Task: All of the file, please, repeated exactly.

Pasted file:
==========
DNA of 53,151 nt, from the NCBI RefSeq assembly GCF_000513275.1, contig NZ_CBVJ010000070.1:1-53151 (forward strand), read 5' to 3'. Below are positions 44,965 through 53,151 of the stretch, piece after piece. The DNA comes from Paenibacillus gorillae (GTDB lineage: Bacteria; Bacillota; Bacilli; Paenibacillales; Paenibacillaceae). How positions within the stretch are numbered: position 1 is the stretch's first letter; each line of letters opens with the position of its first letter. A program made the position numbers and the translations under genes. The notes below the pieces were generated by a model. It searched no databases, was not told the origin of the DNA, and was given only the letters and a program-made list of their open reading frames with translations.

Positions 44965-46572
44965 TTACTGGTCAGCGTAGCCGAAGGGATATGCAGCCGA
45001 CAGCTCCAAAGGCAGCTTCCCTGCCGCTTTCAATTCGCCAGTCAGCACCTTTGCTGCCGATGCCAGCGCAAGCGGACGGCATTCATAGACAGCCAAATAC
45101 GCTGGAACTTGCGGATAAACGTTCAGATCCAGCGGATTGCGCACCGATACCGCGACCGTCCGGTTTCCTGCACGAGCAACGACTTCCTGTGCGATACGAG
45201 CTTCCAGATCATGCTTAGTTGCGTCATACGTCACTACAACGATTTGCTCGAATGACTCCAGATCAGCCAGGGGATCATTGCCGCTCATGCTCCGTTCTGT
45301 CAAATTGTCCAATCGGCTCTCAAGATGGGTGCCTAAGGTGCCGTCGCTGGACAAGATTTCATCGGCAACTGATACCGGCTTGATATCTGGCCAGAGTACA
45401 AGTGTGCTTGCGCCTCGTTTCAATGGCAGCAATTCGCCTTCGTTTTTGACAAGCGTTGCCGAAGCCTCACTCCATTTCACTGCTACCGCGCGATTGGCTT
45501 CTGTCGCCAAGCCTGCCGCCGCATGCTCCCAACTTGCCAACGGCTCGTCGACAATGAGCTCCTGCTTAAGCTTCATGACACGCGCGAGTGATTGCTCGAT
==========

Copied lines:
DNA of 53,151 nt, from the NCBI RefSeq assembly GCF_000513275.1, contig NZ_CBVJ010000070.1:1-53151 (forward strand), read 5' to 3'. Below are positions 44,965 through 53,151 of the stretch, piece after piece. The DNA comes from Paenibacillus gorillae (GTDB lineage: Bacteria; Bacillota; Bacilli; Paenibacillales; Paenibacillaceae). How positions within the stretch are numbered: position 1 is the stretch's first letter; each line of letters opens with the position of its first letter. A program made the position numbers and the translations under genes. The notes below the pieces were generated by a model. It searched no databases, was not told the origin of the DNA, and was given only the letters and a program-made list of their open reading frames with translations.

Positions 44965-46572
44965 TTACTGGTCAGCGTAGCCGAAGGGATATGCAGCCGA
45001 CAGCTCCAAAGGCAGCTTCCCTGCCGCTTTCAATTCGCCAGTCAGCACCTTTGCTGCCGATGCCAGCGCAAGCGGACGGCATTCATAGACAGCCAAATAC
45101 GCTGGAACTTGCGGATAAACGTTCAGATCCAGCGGATTGCGCACCGATACCGCGACCGTCCGGTTTCCTGCACGAGCAACGACTTCCTGTGCGATACGAG
45201 CTTCCAGATCATGCTTAGTTGCGTCATACGTCACTACAACGATTTGCTCGAATGACTCCAGATCAGCCAGGGGATCATTGCCGCTCATGCTCCGTTCTGT
45301 CAAATTGTCCAATCGGCTCTCAAGATGGGTGCCTAAGGTGCCGTCGCTGGACAAGATTTCATCGGCAACTGATACCGGCTTGATATCTGGCCAGAGTACA
45401 AGTGTGCTTGCGCCTCGTTTCAATGGCAGCAATTCGCCTTCGTTTTTGACAAGCGTTGCCGAAGCCTCACTCCATTTCACTGCTACCGCGCGATTGGCTT
45501 CTGTCGCCAAGCCTGCCGCCGCATGCTCCCAACTTGCCAACGGCTCGTCGACAATGAGCTCCTGCTTAAGCTTCATGACACGCGCGAGTGATTGCTCGAT